The Power of Being a Number Two!

By Paul Joiner

First a Story


As Ryan Drake pulled into the parking lot of the office complex, he felt something was very wrong. Today was the dreaded “first day back” from a well-deserved two-week vacation. What he saw took him by surprise.  About 25 of his fellow employees congregated by the flagpole on the front lawn of the Powerland office building. At first he thought it was a fire drill or perhaps a bomb scare. But then he noticed other employees standing on the inside of the building looking back out through the windows. A hostage situation he wondered?


Ryan parked his car, grabbed his briefcase, and quickly headed for the group that encircled the flagpole. He spotted Fred, who works two cubicles down from him on the second floor.


“Fred, what on earth is going on?” Ryan asked.


“Oh, hi, Ryan. Welcome home, missed ya. Anyway . . . just so you know, you’re one of us, not one of them,” Fred said, pointing to the groups of people peering out the building through the windows on the third floor.


“By them you mean the executive staff?” Ryan inquired.


“Yeah. We’re holding a walkout. The sixth one in two weeks. It’s a protest of sorts.”


“That explains the black armbands and the pile of burning message pads,” Ryan said. “And do I hear someone singing the ‘Battle Hymn of the Republic’?”


“Yeah, that’s Olive. She’s over there lying across the hood of Pat Powerland’s car. Olive is the only one who knew the words to the anthem.” Fred adjusted the volume setting on a large bullhorn hanging around his neck, held it up to Ryan’s mouth, and continued, “Go ahead, if you have something you want to say to the ‘zecs,’ just let ’er rip!”


Ryan looked up into the building and recognized the them. Most of the senior and executive staff of the company looked down at the protestors. He spotted Martin, the company’s CFO, shaking his head. Nora, from distribution, was crying all over her Monday cat sweater. Someone was holding up a sign that said, “Get to work! Break over!” And David, the newest young executive, put his nose up to the glass, breathed hard, and began writing something distasteful in the fogged-up window.


“Look at that!” screamed Violet. “Do you see what David wrote?”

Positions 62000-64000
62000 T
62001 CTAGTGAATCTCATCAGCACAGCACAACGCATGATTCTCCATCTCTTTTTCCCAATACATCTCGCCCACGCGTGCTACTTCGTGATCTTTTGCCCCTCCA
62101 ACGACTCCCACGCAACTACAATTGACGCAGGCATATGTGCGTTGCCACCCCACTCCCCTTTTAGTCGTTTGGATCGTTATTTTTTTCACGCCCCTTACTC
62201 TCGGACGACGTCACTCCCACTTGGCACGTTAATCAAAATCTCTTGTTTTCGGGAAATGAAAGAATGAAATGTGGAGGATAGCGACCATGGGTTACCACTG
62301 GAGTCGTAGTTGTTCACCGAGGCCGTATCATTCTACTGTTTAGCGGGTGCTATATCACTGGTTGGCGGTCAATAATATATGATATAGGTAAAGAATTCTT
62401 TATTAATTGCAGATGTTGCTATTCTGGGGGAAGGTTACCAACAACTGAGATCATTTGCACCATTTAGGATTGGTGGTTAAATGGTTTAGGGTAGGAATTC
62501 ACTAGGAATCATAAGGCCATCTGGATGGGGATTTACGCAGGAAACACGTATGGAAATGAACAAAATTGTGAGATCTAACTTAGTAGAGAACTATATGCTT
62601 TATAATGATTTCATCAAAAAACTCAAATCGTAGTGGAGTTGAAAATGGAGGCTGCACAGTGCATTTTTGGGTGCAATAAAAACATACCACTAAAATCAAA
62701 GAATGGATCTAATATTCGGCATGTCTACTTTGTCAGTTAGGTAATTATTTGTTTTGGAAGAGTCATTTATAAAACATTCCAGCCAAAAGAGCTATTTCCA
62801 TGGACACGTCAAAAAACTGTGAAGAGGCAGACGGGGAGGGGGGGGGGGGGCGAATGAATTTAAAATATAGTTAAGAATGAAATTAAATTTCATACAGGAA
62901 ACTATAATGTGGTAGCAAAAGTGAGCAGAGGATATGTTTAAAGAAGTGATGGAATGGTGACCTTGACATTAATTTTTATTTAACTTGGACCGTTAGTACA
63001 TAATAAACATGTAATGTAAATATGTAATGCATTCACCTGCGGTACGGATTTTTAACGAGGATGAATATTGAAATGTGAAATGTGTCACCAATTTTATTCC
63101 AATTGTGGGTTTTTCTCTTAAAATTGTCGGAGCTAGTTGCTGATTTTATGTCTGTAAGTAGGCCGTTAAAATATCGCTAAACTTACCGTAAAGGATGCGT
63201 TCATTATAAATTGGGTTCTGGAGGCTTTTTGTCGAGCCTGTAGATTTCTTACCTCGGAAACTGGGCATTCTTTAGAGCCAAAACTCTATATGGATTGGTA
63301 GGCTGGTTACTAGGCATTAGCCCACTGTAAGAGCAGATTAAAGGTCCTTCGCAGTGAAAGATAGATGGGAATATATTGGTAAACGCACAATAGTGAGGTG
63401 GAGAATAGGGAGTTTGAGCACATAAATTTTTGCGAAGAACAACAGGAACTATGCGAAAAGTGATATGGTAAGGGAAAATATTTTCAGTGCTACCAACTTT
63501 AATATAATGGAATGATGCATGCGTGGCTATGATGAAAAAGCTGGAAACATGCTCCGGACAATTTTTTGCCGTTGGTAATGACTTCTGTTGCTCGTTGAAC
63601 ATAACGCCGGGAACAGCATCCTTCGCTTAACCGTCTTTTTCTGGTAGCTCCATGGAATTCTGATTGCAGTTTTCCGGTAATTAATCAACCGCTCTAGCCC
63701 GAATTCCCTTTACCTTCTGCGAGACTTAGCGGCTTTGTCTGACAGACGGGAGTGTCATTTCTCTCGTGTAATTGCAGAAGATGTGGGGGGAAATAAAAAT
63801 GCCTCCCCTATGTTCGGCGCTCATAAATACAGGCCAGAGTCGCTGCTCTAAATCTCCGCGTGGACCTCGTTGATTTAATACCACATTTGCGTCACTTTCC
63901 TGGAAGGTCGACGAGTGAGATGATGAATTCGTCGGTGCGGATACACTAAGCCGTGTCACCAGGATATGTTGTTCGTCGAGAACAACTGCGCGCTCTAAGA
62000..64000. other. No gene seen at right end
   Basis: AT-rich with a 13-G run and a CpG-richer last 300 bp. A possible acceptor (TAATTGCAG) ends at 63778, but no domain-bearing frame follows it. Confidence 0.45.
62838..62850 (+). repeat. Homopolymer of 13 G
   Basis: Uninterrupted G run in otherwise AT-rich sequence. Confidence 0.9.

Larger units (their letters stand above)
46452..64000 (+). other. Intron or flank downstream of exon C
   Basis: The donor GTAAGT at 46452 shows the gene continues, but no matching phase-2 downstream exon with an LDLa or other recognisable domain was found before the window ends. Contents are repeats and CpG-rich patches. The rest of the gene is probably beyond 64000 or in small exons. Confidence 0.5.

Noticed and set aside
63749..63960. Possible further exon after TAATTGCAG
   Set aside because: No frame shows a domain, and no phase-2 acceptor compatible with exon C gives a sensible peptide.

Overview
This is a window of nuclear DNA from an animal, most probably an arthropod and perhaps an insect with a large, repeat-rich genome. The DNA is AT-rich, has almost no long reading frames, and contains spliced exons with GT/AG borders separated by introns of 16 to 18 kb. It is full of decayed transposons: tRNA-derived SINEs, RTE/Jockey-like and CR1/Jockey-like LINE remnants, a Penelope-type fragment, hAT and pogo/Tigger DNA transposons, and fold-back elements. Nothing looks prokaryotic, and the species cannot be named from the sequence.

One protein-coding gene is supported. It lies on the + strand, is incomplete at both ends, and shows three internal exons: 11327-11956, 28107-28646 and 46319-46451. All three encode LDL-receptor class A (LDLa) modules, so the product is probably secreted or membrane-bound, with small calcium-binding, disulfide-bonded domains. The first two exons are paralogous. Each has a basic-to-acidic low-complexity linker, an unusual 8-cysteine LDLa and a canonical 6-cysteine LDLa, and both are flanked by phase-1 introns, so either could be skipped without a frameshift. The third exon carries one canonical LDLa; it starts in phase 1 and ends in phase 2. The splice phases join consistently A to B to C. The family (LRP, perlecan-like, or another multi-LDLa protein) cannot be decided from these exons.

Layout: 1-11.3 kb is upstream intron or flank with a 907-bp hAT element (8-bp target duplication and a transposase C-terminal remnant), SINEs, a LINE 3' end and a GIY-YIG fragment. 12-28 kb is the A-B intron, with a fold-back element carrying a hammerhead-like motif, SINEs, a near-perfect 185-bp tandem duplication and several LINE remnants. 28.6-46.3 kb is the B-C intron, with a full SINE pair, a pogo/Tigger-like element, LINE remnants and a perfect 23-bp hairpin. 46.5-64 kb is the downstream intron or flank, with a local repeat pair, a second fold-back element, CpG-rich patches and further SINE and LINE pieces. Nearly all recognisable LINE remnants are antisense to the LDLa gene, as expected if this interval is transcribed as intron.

Ryan squinted, “I can’t make it out. I mean . . . three floors up . . . it’s kind of hard to read . . . .”


“This is an outrage!” Fred chimed in. “I say we moon them! Ready? One, two, and . . . !”


The tired protestors let out a united groan. “We tried the group moon last Wednesday, and it didn’t get us anywhere except on the cover of the inter-office newsletter,” sighed Violet, burying her face in a steno pad.


“What is all this about, Fred?” asked Ryan.


“Support staff versus top staff!” Fred cried. “We do all the work, and they get all the credit!”


“That’s not fair and certainly not always true,” Ryan said passionately. His comment incited the mob as they circled around him. Then the anger spewed forth.


“We’re the ones that answer their phones!”


“Set their appointments!”


“Take the minutes and email the notes!”


“Keep their schedules!”


“Proof their really bad English!”


“Three-hole punch their briefs!”


“And shred their documents!”


The crowd went nuts when document shredding was mentioned! Fred placed his mouth up to the bullhorn, “Yeah, let’s hear it for the Document Shredders, Local 469!”


Ryan scratched his head, “Document shredders, Local . . . ?”       


“Fred thought we should unionize those of us who shred documents,” Violet mumbled.


Olive suddenly stood up on the hood of Pat Powerland’s Mercedes and started belting out, “We are the wind beneath your wings . . . !”


Ryan was not an executive at Powerland Properties, but he knew that his position was crucial to the success of the operation. His selfless support of those in leadership above him is what made him such a trustworthy asset as a senior project manager to Pat Powerland.


“Look you guys,” Ryan shouted. “What are you complaining about? Do you think you are the only ones who hold supporting roles at Powerland? Most of us are in a number-two position. I’d say 99 percent of the people staring back at us from inside the building answer to someone in a position higher than their own!


“It’s not just receptionists, secretaries, warehouse workers, and clerical and customer service staff! It’s also vice presidents, project managers, supervisors, executives, and senior employees, too! You see, most every one of us is paid to help empower and support someone in a higher level of responsibility.”